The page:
How Technology Affects Children

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It is believed that no one under as far back as the year 2000 can be referred to as a child, except of course, being a child of his or her parents. With this premise, we can say all kids are 21st century born.

Technology dates far back into centuries, but for the purpose of this article, we can say technology was already ruling the scene before any child was born. Therefore, all kids were born into technology.

That been said, we must also establish that there is almost no area that technology does not have a contribution to in the whole wide world. However, this article seeks to examine exactly how technology affects children.

A few decades back, the things that constituted a child’s social life were running out with peers in the open, building forts, riding bikes, and the likes. These days, you would hardly find such sights. Even parents rely on gadgets and other technology to make their lives easier and faster, including raising kids.

In 2010, a research was done by a Kaiser Foundation, the results show that kids of this age spend an average of 7 hours and 30 minutes on entertainment technology. This can be proven valid because more than 50 percent of the world have their Television sets on all through the day.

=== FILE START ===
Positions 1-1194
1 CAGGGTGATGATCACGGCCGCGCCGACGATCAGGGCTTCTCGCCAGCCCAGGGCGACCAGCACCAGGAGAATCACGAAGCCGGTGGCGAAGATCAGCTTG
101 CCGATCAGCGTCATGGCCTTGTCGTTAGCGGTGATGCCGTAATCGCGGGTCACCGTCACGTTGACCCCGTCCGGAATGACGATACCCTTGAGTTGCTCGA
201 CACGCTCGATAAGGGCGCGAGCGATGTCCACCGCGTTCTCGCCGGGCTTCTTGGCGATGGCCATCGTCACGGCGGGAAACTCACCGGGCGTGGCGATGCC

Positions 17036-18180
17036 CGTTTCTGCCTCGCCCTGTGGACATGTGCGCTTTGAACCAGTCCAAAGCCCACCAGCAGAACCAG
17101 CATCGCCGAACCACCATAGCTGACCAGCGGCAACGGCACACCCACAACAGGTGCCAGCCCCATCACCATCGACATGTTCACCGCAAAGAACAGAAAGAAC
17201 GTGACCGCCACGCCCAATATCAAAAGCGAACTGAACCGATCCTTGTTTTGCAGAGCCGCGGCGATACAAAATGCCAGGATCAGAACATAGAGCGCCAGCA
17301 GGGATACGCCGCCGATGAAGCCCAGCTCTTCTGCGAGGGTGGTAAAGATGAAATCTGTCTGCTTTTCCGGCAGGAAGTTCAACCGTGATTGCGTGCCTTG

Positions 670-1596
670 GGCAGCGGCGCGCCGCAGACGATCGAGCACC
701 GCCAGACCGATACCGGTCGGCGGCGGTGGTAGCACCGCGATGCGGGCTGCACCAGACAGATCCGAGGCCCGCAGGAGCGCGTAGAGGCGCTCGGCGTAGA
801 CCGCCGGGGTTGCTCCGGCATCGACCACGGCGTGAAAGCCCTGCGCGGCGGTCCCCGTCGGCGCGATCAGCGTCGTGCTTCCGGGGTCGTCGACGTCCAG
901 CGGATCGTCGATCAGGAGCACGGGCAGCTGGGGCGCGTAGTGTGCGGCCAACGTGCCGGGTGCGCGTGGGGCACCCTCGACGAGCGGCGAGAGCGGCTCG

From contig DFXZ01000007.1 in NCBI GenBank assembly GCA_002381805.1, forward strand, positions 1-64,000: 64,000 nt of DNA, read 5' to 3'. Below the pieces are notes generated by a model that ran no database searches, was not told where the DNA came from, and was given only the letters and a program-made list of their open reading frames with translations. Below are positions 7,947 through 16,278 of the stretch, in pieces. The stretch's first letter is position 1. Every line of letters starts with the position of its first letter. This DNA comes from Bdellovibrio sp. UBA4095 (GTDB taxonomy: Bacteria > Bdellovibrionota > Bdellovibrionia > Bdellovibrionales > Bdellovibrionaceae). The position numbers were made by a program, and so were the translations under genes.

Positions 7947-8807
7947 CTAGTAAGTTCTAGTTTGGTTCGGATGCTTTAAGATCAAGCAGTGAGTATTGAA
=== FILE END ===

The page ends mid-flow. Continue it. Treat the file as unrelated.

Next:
However, the effects of technology on children could be quite complicated, but here are a few facts as to how technology has affected children and their performance. Technology has its own effects and costs; and sometimes determining whether its effect are good or bad could depend on what kind of technology the child is exposed to and how much exposure is allowed.

Video games and some other screen media help a child to improve his or her ability to focus, response to stimuli, visual-spatial abilities and the ability to identify specific elements individually in a cluster of other elements. It helps kids to think not just in words, but also in pictures.

Reading text has also been tested to be more effective than reading online materials that could be interrupted by ads and other cyber interruptions. Research says teaching a class with text proved effective because the kids remembered what was taught, whereas kids taught with the internet didn’t know as much or pass as well as the kids restricted to text.

It has also being established that knowing a lot of things does not make a kid smart. A kid could however be considered smart if he or she knows where to find things and always finds his way out of complex situations. We are hereby challenged to think differently of the effect of the internet on the children’s brain capability. The fact that it doesn’t do what we expect it to do doesn’t make it out rightly bad. This could mean the kids brains are allowed to think in a new

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